The fire, which had been piled up mountain-high earlier in the
afternoon, and had flamed and roared to its heart’s content ever since,
had now got to that state–the perfection of a fire to a lazy man–when
it requires no poking or attention of any kind, but just burns itself
hollow, and then tumbles in, and blazes jovially for a little time, and
then settles down to a genial glow, and gets hollow, and tumbles in
The baron’s fire was just in this delightful _da capo_ condition, most
favorable of all to the enjoyment of the _dolce far niente_.
For a little while it would glow and kindle quietly, making strange
faces to itself, and building fantastic castles in the depths of its red
recesses, and then the castles would come down with a crash, and the
faces disappear, and a bright flame spring up and lick lovingly the
sides of the old chimney; and the carved heads of improbable men and
impossible women, hewn so deftly round the panels of the old oak
wardrobe opposite, in which the baron’s choicest vintages were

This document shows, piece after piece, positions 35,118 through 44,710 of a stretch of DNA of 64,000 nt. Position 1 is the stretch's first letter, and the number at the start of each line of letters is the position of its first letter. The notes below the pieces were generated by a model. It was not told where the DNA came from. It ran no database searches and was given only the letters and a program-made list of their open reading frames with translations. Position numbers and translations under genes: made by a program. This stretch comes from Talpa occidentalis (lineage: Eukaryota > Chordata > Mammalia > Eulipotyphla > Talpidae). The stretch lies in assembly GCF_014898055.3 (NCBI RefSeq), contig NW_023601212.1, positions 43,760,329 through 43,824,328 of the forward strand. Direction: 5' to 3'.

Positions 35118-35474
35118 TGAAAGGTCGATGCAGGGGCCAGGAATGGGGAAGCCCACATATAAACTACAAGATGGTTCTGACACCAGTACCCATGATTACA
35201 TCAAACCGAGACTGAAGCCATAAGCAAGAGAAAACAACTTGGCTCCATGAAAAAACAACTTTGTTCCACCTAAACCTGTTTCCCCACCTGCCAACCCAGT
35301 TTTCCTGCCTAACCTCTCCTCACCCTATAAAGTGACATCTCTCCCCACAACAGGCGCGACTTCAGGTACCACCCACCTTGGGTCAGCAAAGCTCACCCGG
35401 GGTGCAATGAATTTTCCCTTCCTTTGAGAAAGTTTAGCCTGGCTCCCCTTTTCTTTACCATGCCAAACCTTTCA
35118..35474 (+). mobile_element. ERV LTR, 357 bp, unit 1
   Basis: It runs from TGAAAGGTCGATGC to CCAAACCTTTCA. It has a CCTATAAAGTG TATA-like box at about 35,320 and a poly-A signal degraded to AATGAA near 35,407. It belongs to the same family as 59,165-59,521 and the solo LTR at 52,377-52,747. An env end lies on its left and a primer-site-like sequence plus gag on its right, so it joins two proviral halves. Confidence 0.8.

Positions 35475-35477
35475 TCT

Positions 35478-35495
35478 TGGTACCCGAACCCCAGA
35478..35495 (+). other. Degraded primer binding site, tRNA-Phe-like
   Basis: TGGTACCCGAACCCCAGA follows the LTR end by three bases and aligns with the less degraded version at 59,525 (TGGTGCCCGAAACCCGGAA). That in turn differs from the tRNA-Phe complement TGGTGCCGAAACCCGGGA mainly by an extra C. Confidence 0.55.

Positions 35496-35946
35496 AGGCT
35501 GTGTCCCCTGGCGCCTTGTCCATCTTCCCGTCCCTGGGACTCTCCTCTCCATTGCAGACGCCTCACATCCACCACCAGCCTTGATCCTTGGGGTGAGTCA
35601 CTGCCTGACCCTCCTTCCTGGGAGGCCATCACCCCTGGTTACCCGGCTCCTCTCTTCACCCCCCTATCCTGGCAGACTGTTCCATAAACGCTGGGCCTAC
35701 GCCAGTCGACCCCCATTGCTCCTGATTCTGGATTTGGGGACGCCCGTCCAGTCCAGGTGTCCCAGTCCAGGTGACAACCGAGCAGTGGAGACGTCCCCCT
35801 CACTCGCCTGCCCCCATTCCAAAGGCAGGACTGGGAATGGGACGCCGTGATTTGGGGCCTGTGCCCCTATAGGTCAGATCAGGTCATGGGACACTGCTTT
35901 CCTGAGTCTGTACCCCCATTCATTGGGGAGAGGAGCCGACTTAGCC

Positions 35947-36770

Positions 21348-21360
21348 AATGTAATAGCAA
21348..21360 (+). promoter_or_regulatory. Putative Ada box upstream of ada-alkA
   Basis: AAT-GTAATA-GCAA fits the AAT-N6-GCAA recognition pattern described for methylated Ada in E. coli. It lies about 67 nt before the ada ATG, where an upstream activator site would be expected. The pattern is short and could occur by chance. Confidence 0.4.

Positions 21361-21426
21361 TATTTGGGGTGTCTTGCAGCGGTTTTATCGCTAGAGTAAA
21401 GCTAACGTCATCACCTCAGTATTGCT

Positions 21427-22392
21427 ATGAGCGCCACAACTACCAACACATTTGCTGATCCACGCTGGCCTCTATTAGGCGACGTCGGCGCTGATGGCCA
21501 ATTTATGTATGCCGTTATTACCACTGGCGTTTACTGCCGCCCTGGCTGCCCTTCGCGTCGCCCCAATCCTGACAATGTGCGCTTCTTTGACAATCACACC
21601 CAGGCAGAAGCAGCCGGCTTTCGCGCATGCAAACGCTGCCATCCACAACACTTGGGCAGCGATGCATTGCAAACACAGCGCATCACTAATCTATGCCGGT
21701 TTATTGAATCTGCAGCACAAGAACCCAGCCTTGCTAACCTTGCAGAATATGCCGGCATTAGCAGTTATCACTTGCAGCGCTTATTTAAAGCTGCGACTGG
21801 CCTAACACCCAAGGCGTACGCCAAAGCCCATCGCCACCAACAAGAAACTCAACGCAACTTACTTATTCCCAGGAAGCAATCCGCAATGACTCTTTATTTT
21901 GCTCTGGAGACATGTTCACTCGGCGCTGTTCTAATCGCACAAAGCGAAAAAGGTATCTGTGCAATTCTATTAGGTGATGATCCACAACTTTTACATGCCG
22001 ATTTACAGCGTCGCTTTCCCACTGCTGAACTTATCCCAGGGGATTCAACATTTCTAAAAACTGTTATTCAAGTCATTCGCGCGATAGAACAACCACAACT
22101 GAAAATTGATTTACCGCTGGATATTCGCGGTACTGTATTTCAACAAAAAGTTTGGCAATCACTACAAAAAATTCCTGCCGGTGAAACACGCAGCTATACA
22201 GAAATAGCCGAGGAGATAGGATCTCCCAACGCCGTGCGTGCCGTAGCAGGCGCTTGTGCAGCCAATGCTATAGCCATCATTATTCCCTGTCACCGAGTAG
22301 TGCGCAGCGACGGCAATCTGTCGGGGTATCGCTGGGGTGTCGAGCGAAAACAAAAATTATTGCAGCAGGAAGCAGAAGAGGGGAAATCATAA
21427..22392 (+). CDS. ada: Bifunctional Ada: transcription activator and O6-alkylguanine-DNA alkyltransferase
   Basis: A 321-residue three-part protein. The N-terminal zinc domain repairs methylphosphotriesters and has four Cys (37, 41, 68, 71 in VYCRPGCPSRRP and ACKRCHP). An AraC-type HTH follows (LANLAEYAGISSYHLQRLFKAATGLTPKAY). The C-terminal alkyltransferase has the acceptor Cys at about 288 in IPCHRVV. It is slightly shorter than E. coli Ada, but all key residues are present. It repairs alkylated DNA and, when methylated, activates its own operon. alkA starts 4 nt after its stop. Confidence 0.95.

deposited, were lit up by the flickering light, and seemed to nod and
wink at the fire in return, with the familiarity of old acquaintances.
Some such fancy as this was disporting itself in the baron’s brain; and
he was gazing at the old oak carving accordingly, and emitting huge
volumes of smoke with reflective slowness, when a clatter among the
bottles on the table caused him to turn his head to ascertain the cause.
The baron was by no means a nervous man; however, the sight that met his
eyes when he turned round did take away his presence of mind a little; and
he was obliged to take four distinct puffs before he had sufficiently
regained his equilibrium to inquire, “Who the–Pickwick–are you?” (The
baron said “Dickens,” but, as that is a naughty word, we will substitute
“Pickwick,” which is equally expressive, and not so wrong.) Let me see;